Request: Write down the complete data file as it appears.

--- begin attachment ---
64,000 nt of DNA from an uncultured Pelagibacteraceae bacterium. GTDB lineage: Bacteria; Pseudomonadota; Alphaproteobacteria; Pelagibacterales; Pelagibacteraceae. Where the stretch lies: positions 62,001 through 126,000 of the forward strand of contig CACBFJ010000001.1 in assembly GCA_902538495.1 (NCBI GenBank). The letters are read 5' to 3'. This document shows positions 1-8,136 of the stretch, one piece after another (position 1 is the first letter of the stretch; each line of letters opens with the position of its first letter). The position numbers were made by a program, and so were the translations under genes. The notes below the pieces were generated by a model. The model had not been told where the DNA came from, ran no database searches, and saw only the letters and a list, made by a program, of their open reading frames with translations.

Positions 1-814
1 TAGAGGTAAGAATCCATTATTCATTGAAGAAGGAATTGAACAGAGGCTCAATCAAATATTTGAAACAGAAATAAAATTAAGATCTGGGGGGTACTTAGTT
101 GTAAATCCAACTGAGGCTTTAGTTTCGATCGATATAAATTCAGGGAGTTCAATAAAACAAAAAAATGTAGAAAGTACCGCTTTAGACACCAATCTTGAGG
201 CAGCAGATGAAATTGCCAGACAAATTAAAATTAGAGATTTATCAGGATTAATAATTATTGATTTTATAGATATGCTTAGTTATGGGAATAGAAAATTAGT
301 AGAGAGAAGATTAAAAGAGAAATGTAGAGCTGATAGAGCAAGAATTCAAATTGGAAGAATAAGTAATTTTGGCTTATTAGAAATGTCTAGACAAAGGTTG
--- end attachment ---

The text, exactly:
64,000 nt of DNA from an uncultured Pelagibacteraceae bacterium. GTDB lineage: Bacteria; Pseudomonadota; Alphaproteobacteria; Pelagibacterales; Pelagibacteraceae. Where the stretch lies: positions 62,001 through 126,000 of the forward strand of contig CACBFJ010000001.1 in assembly GCA_902538495.1 (NCBI GenBank). The letters are read 5' to 3'. This document shows positions 1-8,136 of the stretch, one piece after another (position 1 is the first letter of the stretch; each line of letters opens with the position of its first letter). The position numbers were made by a program, and so were the translations under genes. The notes below the pieces were generated by a model. The model had not been told where the DNA came from, ran no database searches, and saw only the letters and a list, made by a program, of their open reading frames with translations.

Positions 1-814
1 TAGAGGTAAGAATCCATTATTCATTGAAGAAGGAATTGAACAGAGGCTCAATCAAATATTTGAAACAGAAATAAAATTAAGATCTGGGGGGTACTTAGTT
101 GTAAATCCAACTGAGGCTTTAGTTTCGATCGATATAAATTCAGGGAGTTCAATAAAACAAAAAAATGTAGAAAGTACCGCTTTAGACACCAATCTTGAGG
201 CAGCAGATGAAATTGCCAGACAAATTAAAATTAGAGATTTATCAGGATTAATAATTATTGATTTTATAGATATGCTTAGTTATGGGAATAGAAAATTAGT
301 AGAGAGAAGATTAAAAGAGAAATGTAGAGCTGATAGAGCAAGAATTCAAATTGGAAGAATAAGTAATTTTGGCTTATTAGAAATGTCTAGACAAAGGTTG